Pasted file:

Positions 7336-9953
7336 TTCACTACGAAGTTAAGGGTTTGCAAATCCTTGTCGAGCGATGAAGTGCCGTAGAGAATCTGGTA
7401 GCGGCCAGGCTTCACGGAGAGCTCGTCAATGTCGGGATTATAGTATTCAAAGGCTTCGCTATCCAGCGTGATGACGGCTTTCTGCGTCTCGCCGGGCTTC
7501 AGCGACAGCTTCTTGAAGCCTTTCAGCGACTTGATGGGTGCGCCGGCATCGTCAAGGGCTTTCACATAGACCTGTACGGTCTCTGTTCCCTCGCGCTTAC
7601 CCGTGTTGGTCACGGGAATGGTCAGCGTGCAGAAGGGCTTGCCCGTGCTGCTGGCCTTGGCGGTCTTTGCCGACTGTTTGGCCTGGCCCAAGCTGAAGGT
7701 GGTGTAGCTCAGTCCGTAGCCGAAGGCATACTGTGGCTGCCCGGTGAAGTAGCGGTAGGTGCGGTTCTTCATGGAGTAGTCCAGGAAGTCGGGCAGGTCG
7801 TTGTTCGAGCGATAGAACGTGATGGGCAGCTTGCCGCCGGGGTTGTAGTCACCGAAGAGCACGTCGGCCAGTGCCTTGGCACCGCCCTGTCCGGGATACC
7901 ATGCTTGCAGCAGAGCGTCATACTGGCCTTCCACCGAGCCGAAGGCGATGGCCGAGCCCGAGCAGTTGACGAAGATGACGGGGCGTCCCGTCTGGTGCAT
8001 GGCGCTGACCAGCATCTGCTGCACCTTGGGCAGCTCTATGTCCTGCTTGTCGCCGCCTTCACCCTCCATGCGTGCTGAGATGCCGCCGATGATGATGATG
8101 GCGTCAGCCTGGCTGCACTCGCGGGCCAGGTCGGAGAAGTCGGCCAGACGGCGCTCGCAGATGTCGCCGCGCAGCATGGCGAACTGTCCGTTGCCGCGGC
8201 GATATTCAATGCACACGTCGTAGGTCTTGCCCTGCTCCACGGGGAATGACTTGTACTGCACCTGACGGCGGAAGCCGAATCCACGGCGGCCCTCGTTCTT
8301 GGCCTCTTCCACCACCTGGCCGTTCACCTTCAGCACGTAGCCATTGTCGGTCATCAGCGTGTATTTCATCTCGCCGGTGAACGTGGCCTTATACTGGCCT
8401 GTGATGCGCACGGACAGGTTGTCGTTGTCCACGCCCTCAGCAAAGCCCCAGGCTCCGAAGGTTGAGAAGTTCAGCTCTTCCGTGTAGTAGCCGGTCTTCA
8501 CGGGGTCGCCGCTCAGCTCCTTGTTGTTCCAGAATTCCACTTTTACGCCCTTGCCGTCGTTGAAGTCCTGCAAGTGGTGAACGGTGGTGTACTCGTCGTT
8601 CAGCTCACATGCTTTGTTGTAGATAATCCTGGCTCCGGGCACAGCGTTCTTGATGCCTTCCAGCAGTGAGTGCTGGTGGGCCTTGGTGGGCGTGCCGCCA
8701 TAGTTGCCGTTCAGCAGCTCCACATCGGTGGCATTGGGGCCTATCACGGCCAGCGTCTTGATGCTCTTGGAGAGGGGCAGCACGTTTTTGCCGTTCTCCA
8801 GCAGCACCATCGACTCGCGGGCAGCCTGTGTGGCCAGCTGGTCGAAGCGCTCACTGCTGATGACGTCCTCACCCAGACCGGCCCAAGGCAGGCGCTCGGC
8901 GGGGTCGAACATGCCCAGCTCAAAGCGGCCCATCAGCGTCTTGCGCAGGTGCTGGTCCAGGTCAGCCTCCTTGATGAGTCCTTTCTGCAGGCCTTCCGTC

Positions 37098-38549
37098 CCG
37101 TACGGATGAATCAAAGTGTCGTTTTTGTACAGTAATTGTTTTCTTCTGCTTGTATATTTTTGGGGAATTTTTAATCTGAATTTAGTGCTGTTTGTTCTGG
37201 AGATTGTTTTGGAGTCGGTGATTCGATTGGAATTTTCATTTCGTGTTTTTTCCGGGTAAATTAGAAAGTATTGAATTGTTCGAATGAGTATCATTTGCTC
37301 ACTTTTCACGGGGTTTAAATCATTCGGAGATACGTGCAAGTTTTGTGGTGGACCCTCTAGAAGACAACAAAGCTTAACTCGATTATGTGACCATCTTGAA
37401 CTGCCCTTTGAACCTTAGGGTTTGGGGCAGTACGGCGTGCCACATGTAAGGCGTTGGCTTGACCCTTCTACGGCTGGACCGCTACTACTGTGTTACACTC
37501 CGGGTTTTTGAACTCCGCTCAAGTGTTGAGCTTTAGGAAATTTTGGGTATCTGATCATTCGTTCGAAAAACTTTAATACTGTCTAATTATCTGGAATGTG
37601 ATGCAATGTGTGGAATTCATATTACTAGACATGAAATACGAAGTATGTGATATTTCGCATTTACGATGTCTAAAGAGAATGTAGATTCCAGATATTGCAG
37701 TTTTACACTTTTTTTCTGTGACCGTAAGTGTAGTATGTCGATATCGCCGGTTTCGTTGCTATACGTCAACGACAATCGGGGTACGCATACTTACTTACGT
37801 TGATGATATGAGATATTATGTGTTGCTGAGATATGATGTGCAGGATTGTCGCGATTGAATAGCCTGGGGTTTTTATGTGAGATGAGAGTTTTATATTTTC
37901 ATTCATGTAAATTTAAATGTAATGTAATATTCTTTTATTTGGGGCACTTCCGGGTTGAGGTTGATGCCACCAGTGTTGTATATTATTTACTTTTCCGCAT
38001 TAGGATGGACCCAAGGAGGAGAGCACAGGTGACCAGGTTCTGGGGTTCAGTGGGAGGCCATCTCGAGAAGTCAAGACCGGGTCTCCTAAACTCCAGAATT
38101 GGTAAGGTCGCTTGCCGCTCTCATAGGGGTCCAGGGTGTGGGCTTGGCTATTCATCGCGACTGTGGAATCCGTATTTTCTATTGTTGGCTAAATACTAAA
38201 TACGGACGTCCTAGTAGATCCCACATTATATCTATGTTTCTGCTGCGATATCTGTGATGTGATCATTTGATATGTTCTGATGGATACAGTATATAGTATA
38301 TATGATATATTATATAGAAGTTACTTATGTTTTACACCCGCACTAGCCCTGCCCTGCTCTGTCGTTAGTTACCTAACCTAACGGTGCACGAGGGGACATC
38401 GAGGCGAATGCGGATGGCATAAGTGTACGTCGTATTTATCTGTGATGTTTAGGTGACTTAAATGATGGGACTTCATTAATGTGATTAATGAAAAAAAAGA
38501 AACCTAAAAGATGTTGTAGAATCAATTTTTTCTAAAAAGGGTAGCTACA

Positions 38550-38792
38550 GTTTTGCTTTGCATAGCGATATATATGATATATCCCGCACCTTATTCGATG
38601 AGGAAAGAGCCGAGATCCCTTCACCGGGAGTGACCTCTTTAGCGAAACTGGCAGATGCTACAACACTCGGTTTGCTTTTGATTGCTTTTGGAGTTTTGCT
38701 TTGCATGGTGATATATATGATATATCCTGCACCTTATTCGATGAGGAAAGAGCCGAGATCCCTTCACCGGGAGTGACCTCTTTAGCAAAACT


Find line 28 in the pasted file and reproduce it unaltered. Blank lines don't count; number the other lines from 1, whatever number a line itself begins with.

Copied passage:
37801 TGATGATATGAGATATTATGTGTTGCTGAGATATGATGTGCAGGATTGTCGCGATTGAATAGCCTGGGGTTTTTATGTGAGATGAGAGTTTTATATTTTC